Have a good weekend everyone.



Big Chill

'75 TR6 slowly coming back from the dead...

jordan k Jordan Kurtin
Toronto, ON, Canada   CAN
BG ya the bushing Im talking about is in the lower control arm..

BigChill Avatar
BigChill Silver Member Big Chill
Norwood, MA, USA   USA
Thanks for that, Jordan. I just want to be sure I understand this setup, rebuilding mine now.

So one big takeaway from all this discussion is that the bolt that passes through the trunnion to tie it to the A arms does NOT have a bushing. We just have a steel to brass interface. This is why it is so subject to being stuck by corrosion, but also, because the trunnion is NOT steel, it is pretty easy to get apart if you have a pneumatic impact wrench and maybe a good torch.

One trick my mechanic noted was to keep the vertical link in the trunnion while trying to get the bolt out, to prevent one from distorting the trunnion during this process.

Have a great weekend, everyone.



Big Chill

'75 TR6 slowly coming back from the dead...

Krom Avatar
Krom Paul K
San Rafael, CA, USA   USA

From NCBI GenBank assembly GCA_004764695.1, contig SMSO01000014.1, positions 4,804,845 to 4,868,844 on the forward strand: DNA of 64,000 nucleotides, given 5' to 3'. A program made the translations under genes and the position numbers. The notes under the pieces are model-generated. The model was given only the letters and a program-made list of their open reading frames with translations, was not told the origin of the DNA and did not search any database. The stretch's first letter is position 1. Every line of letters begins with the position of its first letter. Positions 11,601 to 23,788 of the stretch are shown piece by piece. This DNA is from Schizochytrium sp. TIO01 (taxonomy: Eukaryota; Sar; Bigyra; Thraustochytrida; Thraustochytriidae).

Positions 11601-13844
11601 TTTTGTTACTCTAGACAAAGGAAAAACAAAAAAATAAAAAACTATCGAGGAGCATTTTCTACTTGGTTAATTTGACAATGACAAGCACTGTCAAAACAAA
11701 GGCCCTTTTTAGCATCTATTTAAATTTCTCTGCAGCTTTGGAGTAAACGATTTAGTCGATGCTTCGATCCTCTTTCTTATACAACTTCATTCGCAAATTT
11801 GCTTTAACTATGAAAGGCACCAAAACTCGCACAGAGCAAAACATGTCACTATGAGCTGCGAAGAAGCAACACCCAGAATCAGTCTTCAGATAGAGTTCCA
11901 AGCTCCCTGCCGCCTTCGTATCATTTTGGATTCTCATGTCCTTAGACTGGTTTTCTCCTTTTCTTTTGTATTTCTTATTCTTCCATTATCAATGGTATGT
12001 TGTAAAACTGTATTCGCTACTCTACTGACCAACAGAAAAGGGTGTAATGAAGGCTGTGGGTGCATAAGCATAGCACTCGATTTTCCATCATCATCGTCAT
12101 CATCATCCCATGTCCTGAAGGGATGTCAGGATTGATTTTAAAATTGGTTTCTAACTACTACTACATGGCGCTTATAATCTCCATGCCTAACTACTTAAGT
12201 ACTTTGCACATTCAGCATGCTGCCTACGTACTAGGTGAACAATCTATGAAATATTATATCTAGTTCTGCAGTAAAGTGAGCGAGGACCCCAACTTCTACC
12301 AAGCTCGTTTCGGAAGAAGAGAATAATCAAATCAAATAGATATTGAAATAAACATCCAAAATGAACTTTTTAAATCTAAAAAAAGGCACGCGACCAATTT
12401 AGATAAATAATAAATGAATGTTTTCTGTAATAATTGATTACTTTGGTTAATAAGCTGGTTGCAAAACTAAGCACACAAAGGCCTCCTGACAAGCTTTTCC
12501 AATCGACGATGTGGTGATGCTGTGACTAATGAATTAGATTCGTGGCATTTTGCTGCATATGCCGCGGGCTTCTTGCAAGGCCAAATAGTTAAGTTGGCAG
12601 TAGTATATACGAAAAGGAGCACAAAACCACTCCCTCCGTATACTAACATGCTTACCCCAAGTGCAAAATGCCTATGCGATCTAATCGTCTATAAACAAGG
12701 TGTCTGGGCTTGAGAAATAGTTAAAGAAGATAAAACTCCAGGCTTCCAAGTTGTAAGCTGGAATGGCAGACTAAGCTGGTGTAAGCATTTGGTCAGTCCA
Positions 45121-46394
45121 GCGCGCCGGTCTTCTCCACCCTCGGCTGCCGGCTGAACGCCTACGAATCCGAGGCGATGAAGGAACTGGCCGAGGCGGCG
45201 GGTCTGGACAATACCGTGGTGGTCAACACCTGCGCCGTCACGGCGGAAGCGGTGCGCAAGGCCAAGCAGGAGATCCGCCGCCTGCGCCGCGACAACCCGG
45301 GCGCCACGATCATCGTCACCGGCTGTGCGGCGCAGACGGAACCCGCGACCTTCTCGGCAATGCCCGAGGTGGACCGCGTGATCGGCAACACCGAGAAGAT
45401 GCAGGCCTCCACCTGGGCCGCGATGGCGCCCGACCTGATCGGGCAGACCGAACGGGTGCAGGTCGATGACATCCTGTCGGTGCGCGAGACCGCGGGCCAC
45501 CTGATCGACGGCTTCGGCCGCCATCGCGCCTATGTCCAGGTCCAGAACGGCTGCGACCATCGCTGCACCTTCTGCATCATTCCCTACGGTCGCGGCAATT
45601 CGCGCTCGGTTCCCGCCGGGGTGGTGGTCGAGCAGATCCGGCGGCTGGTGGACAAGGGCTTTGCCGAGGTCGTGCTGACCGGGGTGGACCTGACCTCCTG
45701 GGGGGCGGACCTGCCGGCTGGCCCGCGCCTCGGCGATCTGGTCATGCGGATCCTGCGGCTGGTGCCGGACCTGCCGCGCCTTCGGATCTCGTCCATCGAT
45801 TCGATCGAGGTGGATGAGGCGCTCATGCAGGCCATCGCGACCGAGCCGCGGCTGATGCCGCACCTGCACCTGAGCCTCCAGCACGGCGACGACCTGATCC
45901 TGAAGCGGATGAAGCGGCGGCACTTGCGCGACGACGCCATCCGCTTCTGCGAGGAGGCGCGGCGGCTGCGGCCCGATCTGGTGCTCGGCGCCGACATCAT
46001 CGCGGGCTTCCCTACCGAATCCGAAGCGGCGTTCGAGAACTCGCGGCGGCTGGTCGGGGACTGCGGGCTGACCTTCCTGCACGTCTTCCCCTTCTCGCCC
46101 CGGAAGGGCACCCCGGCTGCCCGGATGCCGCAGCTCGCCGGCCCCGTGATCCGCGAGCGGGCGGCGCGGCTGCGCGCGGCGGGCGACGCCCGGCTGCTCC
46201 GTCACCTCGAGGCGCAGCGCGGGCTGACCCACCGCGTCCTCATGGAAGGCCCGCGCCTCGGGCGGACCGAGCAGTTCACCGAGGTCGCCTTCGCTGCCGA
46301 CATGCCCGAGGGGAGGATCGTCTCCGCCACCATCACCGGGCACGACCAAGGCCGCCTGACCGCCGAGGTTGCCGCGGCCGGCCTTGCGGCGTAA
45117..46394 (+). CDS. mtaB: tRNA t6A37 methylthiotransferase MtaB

Big Chill- yes, the trunnion does ride directly on the bolt, rather than on a bushing. The bushings are inside the nylon top hats within the eyes of the lower wishbones (control arms). If the bolt through the trunnion requires a great deal of force to remove, consider replacing both the bolt (often comes as part of the kit) and the trunnion itself. The relatively soft metal of the trunnion can elongate/get sloppy through forceful disassembly and cause unpleasant rattling/sloppy steering if not replaced. The current trunnion reproductions seem to be tighter in tolerances than some of the original replacement trunnions I remember buying back in the 1970s and 80s. The prices are also low enough now that it is probably not worth reusing the old parts in that critical location if their fit is at all suspect. Once you get yours apart and clean it up, try the NEW bolt through your old trunnion to see if it is tight enough/not sloppy. Also, check the fit of the vertical link in the threaded portion. This is such a critical part of your suspension and can be the source of much grief if not put together well.